I am also a music lover. I especially like to discover new music. I love Pandafan, the Long Island folk group that sings on the Joey book trailer, and I love The Amigos Band. You should look them both up. Chris Olsen, who wrote the book trailer soundtrack, and I recently went to Carnegie Hall to hear Dame Evelyn Glennie and the Winnipeg Symphony play a new percussion concerto as part of the annual Spring for Music series. They also had Inuit throat singing. How cool is that?

Where can we find your website?
It’s terrible, but I don’t have a personal one. I have an Amazon author page, and my books have dedicated on pages on the publisher sites (Wilde City for Joey; Chelsea Station Editions for Bob and My Movie).

Wouldn’t it be great if a porn character stepped out of the TV, into your life? Well, be careful what you wish for. Because that’s how Calvin and Peachy end up looking after Joey. And teaching him everything he needs to know to be a gay man in New York City. His final exam? A fabulous Labor Day party on Fire Island. But first, they all have to get invited. This will involve a rogues’ gallery of eccentric Manhattanites, including portly, perspiring publicist Bunce van den Troell; theatrical investor Sir Desmond Norma; studly thespian Clive Tidwell-Smidgin; lubricant king Fred Pflester; and a mysterious young man named Jeffrey. Tender, wise, witty and often utterly deranged, Looking After Joey will make you wish that you, too, had a porn character at your kitchen table asking, “So, when can I have sex?”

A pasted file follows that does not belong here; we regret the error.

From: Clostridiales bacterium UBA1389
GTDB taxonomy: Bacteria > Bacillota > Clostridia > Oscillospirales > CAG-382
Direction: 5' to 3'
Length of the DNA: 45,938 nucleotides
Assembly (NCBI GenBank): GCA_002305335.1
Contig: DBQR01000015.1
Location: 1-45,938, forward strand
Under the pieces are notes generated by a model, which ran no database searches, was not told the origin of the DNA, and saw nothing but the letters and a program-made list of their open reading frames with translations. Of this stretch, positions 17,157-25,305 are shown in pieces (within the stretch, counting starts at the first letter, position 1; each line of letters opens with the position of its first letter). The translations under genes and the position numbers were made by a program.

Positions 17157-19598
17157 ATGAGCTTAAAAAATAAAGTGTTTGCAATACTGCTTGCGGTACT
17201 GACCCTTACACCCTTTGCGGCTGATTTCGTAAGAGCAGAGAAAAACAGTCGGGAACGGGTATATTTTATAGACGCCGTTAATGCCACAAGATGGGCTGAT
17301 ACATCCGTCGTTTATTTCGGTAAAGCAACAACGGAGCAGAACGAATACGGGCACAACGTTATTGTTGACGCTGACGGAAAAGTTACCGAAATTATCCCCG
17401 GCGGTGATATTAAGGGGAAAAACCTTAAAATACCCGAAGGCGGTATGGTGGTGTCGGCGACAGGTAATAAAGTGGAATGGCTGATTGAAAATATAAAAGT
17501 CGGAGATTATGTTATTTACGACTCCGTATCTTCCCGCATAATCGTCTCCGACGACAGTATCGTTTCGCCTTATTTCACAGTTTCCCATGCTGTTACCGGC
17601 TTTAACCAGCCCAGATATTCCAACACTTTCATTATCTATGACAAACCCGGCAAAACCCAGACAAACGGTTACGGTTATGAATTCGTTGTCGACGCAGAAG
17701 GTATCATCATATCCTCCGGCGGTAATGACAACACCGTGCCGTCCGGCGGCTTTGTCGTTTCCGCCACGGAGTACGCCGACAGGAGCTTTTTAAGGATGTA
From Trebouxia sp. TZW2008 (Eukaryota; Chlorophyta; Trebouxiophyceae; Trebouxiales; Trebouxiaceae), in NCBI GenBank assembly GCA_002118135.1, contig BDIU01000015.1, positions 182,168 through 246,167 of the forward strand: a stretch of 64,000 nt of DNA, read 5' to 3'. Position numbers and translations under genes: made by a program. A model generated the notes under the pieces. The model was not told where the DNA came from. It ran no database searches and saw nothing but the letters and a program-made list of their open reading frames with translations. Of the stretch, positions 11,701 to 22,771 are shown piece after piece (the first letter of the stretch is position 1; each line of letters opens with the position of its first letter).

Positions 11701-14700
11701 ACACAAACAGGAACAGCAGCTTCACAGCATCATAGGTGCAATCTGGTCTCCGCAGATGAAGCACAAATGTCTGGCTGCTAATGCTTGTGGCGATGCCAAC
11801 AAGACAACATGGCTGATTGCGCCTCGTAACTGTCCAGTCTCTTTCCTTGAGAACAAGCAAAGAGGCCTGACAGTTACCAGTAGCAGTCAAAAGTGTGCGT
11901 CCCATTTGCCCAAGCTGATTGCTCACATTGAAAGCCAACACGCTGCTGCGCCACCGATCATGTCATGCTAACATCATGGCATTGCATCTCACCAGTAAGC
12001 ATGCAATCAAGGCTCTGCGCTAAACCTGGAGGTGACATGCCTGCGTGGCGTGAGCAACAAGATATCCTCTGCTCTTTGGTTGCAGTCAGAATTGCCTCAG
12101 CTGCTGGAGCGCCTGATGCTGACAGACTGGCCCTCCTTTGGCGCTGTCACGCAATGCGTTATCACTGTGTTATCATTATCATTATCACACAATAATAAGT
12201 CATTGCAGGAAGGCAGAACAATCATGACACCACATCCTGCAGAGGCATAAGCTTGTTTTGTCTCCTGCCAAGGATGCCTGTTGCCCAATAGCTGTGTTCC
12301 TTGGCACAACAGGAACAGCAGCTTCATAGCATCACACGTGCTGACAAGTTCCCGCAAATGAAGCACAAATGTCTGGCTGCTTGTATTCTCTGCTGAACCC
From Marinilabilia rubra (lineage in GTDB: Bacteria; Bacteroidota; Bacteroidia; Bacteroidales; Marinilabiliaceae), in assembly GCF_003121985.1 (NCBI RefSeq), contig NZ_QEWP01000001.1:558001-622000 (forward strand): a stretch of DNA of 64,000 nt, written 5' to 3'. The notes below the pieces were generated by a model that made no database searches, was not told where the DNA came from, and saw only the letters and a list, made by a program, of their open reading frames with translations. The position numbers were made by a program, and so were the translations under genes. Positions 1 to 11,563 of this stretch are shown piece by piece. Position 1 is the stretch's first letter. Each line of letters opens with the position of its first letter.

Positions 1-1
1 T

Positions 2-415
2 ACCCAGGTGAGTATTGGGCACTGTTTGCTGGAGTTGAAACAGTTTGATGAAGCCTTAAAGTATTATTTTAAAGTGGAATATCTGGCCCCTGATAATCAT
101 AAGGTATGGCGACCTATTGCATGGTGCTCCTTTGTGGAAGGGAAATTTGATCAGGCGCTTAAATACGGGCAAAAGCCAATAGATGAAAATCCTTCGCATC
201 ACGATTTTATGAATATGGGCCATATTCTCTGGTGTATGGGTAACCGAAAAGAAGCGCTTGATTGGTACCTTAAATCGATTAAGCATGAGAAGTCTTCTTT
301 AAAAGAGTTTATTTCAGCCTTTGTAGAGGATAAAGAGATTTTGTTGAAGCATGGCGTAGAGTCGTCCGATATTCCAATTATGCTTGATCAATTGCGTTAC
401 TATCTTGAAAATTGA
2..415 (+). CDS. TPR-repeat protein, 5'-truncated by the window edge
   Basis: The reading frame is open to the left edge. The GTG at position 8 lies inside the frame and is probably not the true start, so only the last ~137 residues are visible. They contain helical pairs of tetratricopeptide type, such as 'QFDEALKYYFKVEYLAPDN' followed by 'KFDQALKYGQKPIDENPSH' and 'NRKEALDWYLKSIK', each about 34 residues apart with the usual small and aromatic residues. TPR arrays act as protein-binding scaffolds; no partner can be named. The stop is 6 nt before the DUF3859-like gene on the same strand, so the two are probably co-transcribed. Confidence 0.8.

About The Author:
David Pratt won a 2011 Lambda Literary Award for his debut novel, Bob the Book. His story collection, My Movie, from Chelsea Station Editions, includes new work and short fiction originally published in Christopher Street, The James White Review, Harrington Gay Men's Fiction Quarterly, Velvet Mafia, Lodestar Quarterly and in the anthologies Men Seeking Men, His3 and Fresh Men 2. Recent anthology publications include Paul Alan Fahey's The Other Man (JMS) and Jameson Currier’s With (Chelsea Station). David has directed and performed his work for the theater in New York at the Cornelia Street Cafe, Dixon Place, HERE Arts Center, the Flea (in a workshop directed by Karen Finley) and in the New York International Fringe Festival. David was the first director of plays by the award-winning Canadian playwright John Mighton.

Go to our website ( and add the book to your cart. In the checkout section, there’s a section that asks for any coupon codes. Type in Code: wildejoey023 then either place the order or hit enter, both ways work. The total amount in your cart will revert to $0.00. Place the order again and you’ll get a Thank You message. After that, you’ll receive an email with the download links to the files you purchase.

No comments:

Post a Comment